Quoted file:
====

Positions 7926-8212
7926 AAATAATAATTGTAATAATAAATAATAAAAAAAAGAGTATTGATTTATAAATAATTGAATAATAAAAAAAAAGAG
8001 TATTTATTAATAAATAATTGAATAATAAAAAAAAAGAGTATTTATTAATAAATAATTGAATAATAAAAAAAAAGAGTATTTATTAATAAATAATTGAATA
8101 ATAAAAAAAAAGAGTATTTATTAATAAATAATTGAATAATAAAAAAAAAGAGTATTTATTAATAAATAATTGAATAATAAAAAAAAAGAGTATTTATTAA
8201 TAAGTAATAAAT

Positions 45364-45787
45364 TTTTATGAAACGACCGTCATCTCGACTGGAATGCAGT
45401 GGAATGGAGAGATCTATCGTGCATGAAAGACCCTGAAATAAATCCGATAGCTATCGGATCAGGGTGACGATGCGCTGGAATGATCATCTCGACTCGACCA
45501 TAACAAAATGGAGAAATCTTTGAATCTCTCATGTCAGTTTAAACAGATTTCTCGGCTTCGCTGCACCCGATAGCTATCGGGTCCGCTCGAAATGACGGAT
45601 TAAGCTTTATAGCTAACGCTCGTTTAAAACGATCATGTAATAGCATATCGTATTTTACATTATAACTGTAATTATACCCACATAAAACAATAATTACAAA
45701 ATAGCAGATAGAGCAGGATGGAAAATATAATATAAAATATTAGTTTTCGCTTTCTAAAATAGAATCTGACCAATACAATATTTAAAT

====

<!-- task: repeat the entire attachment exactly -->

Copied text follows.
Positions 7926-8212
7926 AAATAATAATTGTAATAATAAATAATAAAAAAAAGAGTATTGATTTATAAATAATTGAATAATAAAAAAAAAGAG
8001 TATTTATTAATAAATAATTGAATAATAAAAAAAAAGAGTATTTATTAATAAATAATTGAATAATAAAAAAAAAGAGTATTTATTAATAAATAATTGAATA
8101 ATAAAAAAAAAGAGTATTTATTAATAAATAATTGAATAATAAAAAAAAAGAGTATTTATTAATAAATAATTGAATAATAAAAAAAAAGAGTATTTATTAA
8201 TAAGTAATAAAT

Positions 45364-45787
45364 TTTTATGAAACGACCGTCATCTCGACTGGAATGCAGT
45401 GGAATGGAGAGATCTATCGTGCATGAAAGACCCTGAAATAAATCCGATAGCTATCGGATCAGGGTGACGATGCGCTGGAATGATCATCTCGACTCGACCA
45501 TAACAAAATGGAGAAATCTTTGAATCTCTCATGTCAGTTTAAACAGATTTCTCGGCTTCGCTGCACCCGATAGCTATCGGGTCCGCTCGAAATGACGGAT
45601 TAAGCTTTATAGCTAACGCTCGTTTAAAACGATCATGTAATAGCATATCGTATTTTACATTATAACTGTAATTATACCCACATAAAACAATAATTACAAA
45701 ATAGCAGATAGAGCAGGATGGAAAATATAATATAAAATATTAGTTTTCGCTTTCTAAAATAGAATCTGACCAATACAATATTTAAAT